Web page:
Better information management needed

Our consultations during the scoping study point to a clear need for better information management, in which fragmented pieces of knowledge are integrated, made sense of and compiled for different users and purposes into a usable whole. This includes all forms of information and knowledge, from scientific, experiential, or traditional ecological knowledge, to understandings of the social and economic interactions and forces that affect the ecological relationships.

User-friendly support

Our past experience shows that while there is a growing demand for computer-based tools to provide ready access to information and assist decision-makers to think through issues, the vast majority of current-generation Decision Support Systems (DSS) are far from user-friendly.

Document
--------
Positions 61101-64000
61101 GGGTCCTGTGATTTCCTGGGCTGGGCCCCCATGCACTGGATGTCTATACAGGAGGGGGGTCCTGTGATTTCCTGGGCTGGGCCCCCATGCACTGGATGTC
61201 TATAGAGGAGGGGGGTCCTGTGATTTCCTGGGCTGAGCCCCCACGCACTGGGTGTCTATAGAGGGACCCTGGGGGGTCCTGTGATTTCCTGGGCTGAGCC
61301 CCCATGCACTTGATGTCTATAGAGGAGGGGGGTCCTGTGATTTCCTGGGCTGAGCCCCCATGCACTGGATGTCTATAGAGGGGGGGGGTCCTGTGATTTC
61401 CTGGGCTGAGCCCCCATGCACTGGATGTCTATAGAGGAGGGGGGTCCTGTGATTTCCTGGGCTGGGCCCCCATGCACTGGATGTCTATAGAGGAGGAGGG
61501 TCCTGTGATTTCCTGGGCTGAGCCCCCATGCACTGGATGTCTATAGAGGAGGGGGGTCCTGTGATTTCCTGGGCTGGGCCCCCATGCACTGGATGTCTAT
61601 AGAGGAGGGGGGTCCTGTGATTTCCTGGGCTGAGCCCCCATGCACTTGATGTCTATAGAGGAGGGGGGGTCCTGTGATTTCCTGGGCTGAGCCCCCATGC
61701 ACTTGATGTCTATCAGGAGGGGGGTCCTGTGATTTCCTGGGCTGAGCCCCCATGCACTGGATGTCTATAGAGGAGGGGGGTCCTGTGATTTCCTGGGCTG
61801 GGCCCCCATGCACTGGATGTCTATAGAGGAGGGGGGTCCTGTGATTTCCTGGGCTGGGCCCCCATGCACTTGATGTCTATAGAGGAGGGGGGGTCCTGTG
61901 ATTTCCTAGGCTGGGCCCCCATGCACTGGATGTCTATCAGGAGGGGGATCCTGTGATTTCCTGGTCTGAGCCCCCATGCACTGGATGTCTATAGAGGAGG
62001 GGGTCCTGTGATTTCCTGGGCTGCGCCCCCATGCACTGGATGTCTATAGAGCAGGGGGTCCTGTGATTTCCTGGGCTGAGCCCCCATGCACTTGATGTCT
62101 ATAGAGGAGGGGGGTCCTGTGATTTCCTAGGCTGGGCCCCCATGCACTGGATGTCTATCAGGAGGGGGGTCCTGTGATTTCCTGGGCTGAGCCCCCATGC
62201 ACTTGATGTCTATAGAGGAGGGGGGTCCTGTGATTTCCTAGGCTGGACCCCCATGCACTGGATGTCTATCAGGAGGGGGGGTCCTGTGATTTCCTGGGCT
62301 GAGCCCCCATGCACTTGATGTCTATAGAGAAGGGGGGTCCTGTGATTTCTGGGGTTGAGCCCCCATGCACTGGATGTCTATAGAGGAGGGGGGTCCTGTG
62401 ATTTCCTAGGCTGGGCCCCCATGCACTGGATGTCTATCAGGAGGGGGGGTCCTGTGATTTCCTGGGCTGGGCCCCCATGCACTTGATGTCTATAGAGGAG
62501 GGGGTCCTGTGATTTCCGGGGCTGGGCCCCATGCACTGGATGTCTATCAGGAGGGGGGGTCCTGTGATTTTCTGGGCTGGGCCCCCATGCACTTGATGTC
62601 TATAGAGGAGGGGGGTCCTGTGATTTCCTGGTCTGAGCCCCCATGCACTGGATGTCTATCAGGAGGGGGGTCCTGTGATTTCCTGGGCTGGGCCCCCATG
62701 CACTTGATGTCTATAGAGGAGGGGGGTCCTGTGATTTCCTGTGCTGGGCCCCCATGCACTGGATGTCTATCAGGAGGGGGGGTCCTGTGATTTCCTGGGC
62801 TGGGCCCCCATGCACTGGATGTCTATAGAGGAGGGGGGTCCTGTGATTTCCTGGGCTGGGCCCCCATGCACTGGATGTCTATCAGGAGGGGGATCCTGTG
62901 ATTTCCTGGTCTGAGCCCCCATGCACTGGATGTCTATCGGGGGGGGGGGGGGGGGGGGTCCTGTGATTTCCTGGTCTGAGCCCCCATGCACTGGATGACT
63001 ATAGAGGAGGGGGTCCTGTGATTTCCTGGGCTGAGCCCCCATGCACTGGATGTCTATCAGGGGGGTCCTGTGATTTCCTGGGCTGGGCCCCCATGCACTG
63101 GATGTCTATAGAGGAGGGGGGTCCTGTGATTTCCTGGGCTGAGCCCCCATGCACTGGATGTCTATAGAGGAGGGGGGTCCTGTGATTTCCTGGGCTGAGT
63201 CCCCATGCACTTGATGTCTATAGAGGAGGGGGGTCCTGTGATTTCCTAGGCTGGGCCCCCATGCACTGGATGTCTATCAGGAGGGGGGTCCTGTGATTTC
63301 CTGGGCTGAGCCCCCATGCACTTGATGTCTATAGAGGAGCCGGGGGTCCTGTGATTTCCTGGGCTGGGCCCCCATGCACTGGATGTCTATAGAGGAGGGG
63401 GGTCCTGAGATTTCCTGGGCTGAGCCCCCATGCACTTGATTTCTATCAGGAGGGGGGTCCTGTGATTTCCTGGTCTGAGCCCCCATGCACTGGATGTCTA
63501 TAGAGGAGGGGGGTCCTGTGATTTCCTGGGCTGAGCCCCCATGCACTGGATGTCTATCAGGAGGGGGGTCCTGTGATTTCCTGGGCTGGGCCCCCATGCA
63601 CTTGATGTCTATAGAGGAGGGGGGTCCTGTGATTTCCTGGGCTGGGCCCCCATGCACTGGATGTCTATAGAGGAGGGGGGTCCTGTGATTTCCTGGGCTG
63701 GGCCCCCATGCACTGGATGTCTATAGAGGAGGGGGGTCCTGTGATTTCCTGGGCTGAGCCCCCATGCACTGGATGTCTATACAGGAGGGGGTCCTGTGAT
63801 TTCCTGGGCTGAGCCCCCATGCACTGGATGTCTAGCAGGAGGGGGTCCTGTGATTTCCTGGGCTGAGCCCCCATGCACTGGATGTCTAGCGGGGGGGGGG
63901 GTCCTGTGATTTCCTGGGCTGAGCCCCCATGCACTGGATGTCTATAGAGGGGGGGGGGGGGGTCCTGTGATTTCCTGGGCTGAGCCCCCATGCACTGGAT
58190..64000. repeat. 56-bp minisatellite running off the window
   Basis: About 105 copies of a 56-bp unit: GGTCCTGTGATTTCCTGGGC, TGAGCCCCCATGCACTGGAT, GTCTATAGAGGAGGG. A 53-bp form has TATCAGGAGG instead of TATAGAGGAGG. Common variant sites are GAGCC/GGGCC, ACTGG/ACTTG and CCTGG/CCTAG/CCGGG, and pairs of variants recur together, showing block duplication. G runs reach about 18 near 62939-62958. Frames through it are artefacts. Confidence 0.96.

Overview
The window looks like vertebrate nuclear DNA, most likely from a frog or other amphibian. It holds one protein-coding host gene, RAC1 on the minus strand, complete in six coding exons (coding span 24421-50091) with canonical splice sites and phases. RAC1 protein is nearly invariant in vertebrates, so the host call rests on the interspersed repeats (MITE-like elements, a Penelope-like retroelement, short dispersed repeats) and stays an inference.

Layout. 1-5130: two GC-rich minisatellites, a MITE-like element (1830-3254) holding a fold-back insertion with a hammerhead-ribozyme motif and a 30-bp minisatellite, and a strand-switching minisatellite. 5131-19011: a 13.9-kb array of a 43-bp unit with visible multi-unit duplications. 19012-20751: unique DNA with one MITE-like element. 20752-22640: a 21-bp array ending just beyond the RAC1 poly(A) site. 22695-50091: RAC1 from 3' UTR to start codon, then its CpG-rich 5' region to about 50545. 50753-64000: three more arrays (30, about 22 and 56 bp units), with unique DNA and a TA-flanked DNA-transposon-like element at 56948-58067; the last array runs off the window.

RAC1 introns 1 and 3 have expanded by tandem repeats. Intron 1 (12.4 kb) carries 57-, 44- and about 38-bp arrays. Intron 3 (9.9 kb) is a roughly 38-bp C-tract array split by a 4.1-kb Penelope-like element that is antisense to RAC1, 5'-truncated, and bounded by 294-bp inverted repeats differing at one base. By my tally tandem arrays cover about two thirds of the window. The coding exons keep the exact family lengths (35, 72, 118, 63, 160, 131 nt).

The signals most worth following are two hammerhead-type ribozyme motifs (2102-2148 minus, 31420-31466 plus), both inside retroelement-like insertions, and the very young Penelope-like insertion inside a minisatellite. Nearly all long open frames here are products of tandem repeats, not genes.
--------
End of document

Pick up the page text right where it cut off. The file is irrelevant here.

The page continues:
Ockie Bosch has a substantial record in participatory development of user-friendly DSS tools, organised around users’ ways of thinking. Helen Ross’s background in participatory methods and ways of eliciting environmental knowledge (‘mental models’) will further enhance these participatory methods of knowledge building.

Objectives

  • Assist the CRC to integrate its own, and other, research-based knowledge (Themes 1, 2 and 3) and communication activities (Theme 4) towards informing sustainable land management practices and effective institutional arrangements for specific regions and issues of concern to the CRC.